First, I’d like to thank everyone who has pledged support or indicated that they plan to do so. Thanks also to those who have provided encouragement. It means a lot.
The response has been outstanding and very inspirational. It adds a little pressure since I don’t want to have to come back to you in July and explain why I failed to complete the ride. Fear is an excellent motivator.
The current fundraising total has surpassed $2,000 and I am hopeful that we can reach $3,000.
Since I’m about halfway in, I thought I would update you on my training. Still a long way to go, but I’m making progress.
I have a combined total of 56 rides and/or workouts to date. I’ve focused on core and strength development during the past three months, increasing my gym time significantly and adding more weight to my lifts.
Workouts = 28 – This includes gym and home workouts that typically involve some combination of hill climbs, spin bike, general cardio, weights, and core exercise.
Rides = 28 – Most have been in the 2-3 hour range and have all been on trail.
Weight = 189.6 – My weight fluctuates pretty dramatically, even on a daily basis. I’m down from a high of 198.4 on January 4th. My lowest weigh-in to date was 187.0. In a perfect world, I would be at 180 for the ride. Since the world is less than perfect, I will focus on getting to 185 and see what happens from there.
Trail Miles Aren’t the Same as Road Miles – I’ve had a couple people mention that they didn’t think it would be that challenging to ride 60 miles on road. They were wondering if riding 60 on trail would really be that difficult. If you’re a mountain biker, you already know the answer. If you’re not, trust me.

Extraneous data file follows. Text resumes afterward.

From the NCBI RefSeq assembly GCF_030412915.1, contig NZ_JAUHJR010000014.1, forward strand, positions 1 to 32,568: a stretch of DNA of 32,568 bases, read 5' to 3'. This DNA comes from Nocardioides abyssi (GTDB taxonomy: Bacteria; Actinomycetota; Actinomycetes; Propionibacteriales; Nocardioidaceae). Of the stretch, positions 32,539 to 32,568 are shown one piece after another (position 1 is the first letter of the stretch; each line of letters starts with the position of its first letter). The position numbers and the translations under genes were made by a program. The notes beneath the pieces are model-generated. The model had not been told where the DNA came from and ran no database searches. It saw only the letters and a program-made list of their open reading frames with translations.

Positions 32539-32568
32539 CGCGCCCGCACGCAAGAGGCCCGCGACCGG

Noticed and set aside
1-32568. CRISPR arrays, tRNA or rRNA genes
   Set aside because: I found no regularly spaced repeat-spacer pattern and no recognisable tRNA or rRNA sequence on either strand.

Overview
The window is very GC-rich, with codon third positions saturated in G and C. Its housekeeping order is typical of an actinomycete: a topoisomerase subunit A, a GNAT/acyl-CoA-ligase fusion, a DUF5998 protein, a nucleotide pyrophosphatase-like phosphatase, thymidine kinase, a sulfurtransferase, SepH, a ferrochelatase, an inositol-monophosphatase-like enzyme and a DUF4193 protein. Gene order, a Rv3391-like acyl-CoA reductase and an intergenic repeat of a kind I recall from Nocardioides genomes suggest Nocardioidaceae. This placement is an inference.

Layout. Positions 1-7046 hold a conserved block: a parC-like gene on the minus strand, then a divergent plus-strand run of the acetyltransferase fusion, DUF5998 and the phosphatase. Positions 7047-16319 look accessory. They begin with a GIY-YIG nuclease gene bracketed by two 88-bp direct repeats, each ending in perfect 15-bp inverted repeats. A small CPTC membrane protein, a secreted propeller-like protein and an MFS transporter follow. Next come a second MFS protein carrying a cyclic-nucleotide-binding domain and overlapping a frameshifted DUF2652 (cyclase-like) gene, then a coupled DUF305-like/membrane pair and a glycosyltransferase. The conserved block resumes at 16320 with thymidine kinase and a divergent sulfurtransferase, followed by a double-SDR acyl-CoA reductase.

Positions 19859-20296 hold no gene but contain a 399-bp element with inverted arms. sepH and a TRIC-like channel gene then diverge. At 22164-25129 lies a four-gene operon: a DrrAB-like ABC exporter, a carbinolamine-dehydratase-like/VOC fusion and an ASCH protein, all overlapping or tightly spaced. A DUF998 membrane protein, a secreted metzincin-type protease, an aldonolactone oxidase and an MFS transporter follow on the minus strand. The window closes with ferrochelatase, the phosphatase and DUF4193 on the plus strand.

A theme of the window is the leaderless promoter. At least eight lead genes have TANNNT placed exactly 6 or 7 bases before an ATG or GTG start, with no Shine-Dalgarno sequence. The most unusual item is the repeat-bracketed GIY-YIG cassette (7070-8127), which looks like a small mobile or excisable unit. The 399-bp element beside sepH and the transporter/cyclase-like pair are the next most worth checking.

There is no precise scientific calculation to support this, but a general guess-timate is that one mile on single-track requires about the same energy expenditure as three miles on road. That’s a shifting scale because so much is determined by the terrain.
In 1998, I crashed hard, blew a lung, and broke three ribs and my collarbone. Two weeks later, I completed the Tour de Blast – a road ride from Toutle High School to Johnston Ridge that includes 6,250 feet of vertical gain over 82 miles. And I was on a mountain bike. Those 82 miles paled in comparison to the 35 we did on the first day of the Boundary Trail Ride in ’06. From Council Lake at Mount Adams to Norway Pass in the blast zone, we were in the saddle for 12 hours.
The 60 @ Sixty route won’t be as vicious as the Boundary Trail, but there will be plenty of rocks, roots, loose spots, trail debris, big exposure, and demanding climbs to add to the challenge. It will take everything in the tank and virtually the entire day to pull it off.
What’s Next? – In April and May, I will be stepping up my interval training. Mountain biking is, by nature, conducive to anaerobic output so amping up the training in this area makes sense.
When I’m at the gym or on my spin bike, this translates into trying to hold my highest possible pedal cadence for 30-60 seconds. Rest. Repeat. When I’m on trail, this means amping up the ride pace, which rarely seems to be a problem when riding with the sick bastards at Growlers Gulch.
I will also be doing longer rides as we hit May and June. On May 22nd, I’ll be participating in a local race called the Growlers Gulch 5,000 that will be a good test. A friend provided this GPS schematic of the 5K. It isn’t a physical representation of the terrain but it gives you a good feel for what the 27 miles and 5,000 feet of climbing will require.
In addition, I plan to hit each of the four trail segments we’ll be covering on the big ride to acclimate to higher elevation. I’ll check back in with another report as we get closer. Thanks again for your support.
BTW – I’m not taking any chances. I just bought a rabbit’s foot and a half-dozen horseshoes.